Adventurous tourists on an expedition to explore Wrangel Island Nature Reserve in the Arctic recently got their money's worth with an encounter of a lifetime. As they approached the island aboard the vessel Akademik Shokalskiy, they witnessed what appeared to be a flock of grazing sheep, reports GrindTV. But upon closer inspection, it became apparent that these were no sheep. They were an immense congregation of something much more ominous: polar bears.

Polar bears are usually solitary animals, but these apex Arctic predators had improbably gathered by the hundreds — an estimated 230 of them.

It was "one of those days I or anybody else with me will never forget," claimed Capt. Rodney Russ, leader of the expedition.

A gathering this large might be unprecedented, truly a remarkable sight. It didn't take long to solve the mystery as to what was going on. The bears were concentrated around a massive whale carcass that had washed ashore. With so many bears in such a small area, it's a wonder that they all seemed capable of tolerating one another, but a whale carcass provides plenty of food to go around.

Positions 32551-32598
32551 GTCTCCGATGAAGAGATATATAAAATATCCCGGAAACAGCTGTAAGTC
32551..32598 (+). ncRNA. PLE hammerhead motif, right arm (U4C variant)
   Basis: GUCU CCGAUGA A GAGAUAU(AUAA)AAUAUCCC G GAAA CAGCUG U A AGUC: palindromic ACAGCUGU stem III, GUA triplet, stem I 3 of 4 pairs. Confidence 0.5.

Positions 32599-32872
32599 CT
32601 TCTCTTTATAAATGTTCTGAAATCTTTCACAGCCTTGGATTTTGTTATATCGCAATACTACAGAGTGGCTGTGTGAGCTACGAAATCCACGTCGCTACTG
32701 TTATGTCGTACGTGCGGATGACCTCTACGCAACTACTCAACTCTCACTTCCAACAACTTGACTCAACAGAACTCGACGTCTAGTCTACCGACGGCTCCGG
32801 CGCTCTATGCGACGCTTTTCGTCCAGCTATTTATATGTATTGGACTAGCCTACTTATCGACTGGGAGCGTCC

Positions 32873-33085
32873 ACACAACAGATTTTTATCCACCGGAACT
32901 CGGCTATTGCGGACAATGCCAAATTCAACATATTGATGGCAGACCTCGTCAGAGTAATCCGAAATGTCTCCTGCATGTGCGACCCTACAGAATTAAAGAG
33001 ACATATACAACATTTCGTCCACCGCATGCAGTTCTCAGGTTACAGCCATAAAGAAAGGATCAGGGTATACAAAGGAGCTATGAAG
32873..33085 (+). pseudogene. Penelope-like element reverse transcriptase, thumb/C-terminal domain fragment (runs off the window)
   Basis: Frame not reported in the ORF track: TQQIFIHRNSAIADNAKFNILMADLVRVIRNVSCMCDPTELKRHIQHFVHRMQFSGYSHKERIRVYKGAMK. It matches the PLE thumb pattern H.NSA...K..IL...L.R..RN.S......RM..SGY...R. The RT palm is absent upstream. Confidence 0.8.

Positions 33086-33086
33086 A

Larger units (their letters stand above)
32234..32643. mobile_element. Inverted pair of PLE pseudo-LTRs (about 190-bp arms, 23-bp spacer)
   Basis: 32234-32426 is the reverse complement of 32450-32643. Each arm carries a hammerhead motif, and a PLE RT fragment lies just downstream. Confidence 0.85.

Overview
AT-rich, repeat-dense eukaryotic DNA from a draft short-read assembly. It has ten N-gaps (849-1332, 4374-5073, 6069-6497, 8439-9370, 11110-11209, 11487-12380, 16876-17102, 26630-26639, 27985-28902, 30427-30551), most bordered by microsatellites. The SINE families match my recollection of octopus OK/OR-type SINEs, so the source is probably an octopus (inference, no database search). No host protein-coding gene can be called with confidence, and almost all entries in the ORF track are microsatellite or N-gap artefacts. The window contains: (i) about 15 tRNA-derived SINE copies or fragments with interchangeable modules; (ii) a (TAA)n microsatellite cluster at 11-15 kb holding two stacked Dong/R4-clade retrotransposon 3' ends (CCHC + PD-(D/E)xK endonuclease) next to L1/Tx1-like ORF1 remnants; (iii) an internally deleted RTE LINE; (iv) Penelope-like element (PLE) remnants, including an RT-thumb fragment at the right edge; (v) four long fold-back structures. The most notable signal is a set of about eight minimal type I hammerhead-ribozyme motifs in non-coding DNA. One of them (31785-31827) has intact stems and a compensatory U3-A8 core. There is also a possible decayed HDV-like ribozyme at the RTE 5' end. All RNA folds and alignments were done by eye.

Pictures of the scene were captured by officials on site. You can view a few of them here:

wrangel polar bears Sheep, or polar bears? (Photo: A. Gruzdev/Wrangel Island Nature Reserve)

polar bears Polar bears on Wrangel Island (Photo: Wrangel Island Nature Reserve)

Wrangel Island hosts the highest density of polar bear dens on the Earth, with as many as 400 mother bears utilizing the island each winter to raise their young. Over the last several years, the population density on the island in the summer has increased to historic numbers due to the disappearing ice packs that once enveloped the island, forcing the bears to remain land-locked.

Sightings like this could become more commonplace if nothing is done to curb global warming, Though thrilling to witness, such large polar bear gatherings are not normal, and they could represent signs of ecological stress. It's an unfortunate wake-up call that even our most remote protected areas are vulnerable to climate change.